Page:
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Life Goals: a project based approach

SERIES ARTICLE

Life is a Project

By Neil Robinson

London, UK

 



In January 2016 an ambitious pro-bono initiative, Life is a Project (LIAP), was launched in Ealing, West London – an exploratory series of five weekly workshops, teaching basic project management concepts and skills to a diverse group of ESL (English as a Second Language) adults. The aim of this initiative was to explore the feasibility and potential value of the concept in the context of personal capability building and life goal achievement.

Workshop approach – visual, practical, and language-graded

Providing skills training to a diverse ESL audience necessitated a visual, rather than textual, approach and set of learning materials. Text was necessarily language-graded as much as possible. In the world of English Language Teaching, skills are imparted, from a state of “ignorance” through to “active use”, via a cyclical teaching process of process of Input – Learning – Use.

Figure 1: LIAP Teaching Approach (Source: Adapted from Scrivener, 2011, p.126)

The LIAP workshops followed the same approach by incrementally eliciting and explaining new concepts, then checking understanding through structured exercises, controlled practice and finally active application to participants’ real life projects.

So, what is a project?

As professional Project Managers, we generally think of a project as a temporary business undertaking with a fixed purpose, underpinned by a positive business case. Our leading professional associations define a project as “a unique, transient endeavour undertaken to achieve planned objectives” (Association for Project Management [APM], 2012) or as “a temporary endeavour undertaken to create a unique product, service, or result” (Project Management Institute [PMI], 2008, p.5).

However, according to Maylor (2010, p.3) “Life is one big project. The trick is in managing it”. Here we have the concept of Life being viewed as a series of related tasks which can be planned and managed as “one big project”. Is this a valid view? In the sense that Life is temporary, unique and has a purpose, Maylor’s statement is absolutely valid. In theory, the tools, techniques and skills of project management can be applied with equal efficacy to any endeavour that meets the project criteria of temporariness, uniqueness and purpose, including “life projects”.

The first of five LIAP workshops introduced participants to the concept and definition of “projects” with an emphasis on everyday life needs and aspirations. Their comprehension of the concept was checked with an exercise on identifying valid project scenarios. A guided deconstruction of example life projects into logical constituent phases helped to elicit the simple model of a five stage Imagine – Plan – Do – Check – Achieve project lifecycle.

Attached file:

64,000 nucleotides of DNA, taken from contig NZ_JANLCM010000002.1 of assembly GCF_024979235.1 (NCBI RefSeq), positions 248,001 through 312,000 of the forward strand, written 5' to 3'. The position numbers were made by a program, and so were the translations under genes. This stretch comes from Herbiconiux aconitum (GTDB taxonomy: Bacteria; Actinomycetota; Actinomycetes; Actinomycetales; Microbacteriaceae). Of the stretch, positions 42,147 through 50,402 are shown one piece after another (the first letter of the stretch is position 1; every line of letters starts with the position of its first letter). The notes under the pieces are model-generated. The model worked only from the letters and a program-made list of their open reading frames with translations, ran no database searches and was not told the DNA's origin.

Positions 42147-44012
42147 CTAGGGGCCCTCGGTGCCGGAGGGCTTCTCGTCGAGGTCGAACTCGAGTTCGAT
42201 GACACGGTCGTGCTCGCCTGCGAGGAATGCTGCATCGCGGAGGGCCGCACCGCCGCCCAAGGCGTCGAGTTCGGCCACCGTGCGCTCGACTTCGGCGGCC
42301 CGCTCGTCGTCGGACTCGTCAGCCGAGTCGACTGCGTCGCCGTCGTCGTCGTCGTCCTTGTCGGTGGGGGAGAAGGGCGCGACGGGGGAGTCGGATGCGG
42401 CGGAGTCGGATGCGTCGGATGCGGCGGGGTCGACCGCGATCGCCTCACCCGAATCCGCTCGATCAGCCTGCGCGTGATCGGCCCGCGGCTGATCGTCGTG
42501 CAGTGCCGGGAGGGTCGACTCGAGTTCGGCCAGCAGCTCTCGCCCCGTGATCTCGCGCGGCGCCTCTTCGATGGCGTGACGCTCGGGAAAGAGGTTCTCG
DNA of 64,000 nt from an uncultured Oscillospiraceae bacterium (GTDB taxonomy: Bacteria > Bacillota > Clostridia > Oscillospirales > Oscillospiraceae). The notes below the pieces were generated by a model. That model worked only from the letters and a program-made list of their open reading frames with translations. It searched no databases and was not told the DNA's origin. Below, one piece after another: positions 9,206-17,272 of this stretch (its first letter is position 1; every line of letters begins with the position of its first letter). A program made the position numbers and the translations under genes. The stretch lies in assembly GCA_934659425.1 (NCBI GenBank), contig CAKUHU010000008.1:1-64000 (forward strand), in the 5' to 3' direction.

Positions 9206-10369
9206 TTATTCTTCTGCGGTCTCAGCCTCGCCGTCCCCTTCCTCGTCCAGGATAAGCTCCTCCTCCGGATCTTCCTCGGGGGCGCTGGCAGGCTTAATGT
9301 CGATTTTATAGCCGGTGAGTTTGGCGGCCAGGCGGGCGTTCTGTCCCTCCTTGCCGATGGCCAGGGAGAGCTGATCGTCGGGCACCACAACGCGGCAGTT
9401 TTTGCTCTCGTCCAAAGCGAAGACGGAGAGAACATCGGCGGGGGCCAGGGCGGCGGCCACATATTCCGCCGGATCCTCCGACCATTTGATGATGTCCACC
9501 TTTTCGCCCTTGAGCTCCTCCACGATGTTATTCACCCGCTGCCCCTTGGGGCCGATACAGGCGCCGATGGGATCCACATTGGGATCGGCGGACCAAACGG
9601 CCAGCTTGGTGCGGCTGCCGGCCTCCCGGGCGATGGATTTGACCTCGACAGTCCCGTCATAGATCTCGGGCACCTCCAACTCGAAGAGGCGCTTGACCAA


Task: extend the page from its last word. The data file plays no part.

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Editor’s note: This is the second in a series of articles by Neil Robinson, author of the award winning paper “Life is a Project: Enabling Life Skills in Cross-Cultural Transitions”, first presented at the 6th Scientific Conference on Project Management in the Baltic States, University of Latvia, April 2017. The paper was selected by the Project Management Institute (PMI®) for the 2017 James R. Snyder International Student Paper of the Year Award for the EMEA Region. The paper and this article are inspired by the outcomes of the Life is a Project (LIAP) education initiative launched by the author to teach project management life skills to a group of ESL (English as a Second Language) adults in London.



About the Author


Neil C. Robinson

London, United Kingdom

 

 


Neil C. Robinson
is an experienced Business and Technology Project Manager, consultant and trainer with global experience delivering complex projects, transformation programmes, and business solutions in diverse geographic locations. His experience as a practitioner includes Senior Programme/Project Management, IT Services, and Operational roles in the private and public sectors. His domain experience includes IT Management and Project Delivery roles in the Aviation, Technology, Oil & Energy, Health, Government, Insurance, and Education sectors. His regional Project Management experience includes on-ground delivery in 20+ countries across the UK, Europe, the Middle East, Australasia, the Americas and Asia.

Neil is PMP and PRINCE2 accredited and is currently undertaking research and academic studies in a Masters (Project Management) programme at Salford Business School. He has a special interest in social project management and initiated the “Life is a Project” concept in London, teaching project management life skills to ‘at-risk’ community groups. His further research interests include the roles of motivation and cultural intelligence in international project success.

Neil can be contacted at [email protected] and welcomes global collaboration from practitioners, academics and students in his field of interest.

To see other works by Neil Robinson, visit his author showcase in the PM World Library at https://pmworldlibrary.net/authors/neil-c-robinson/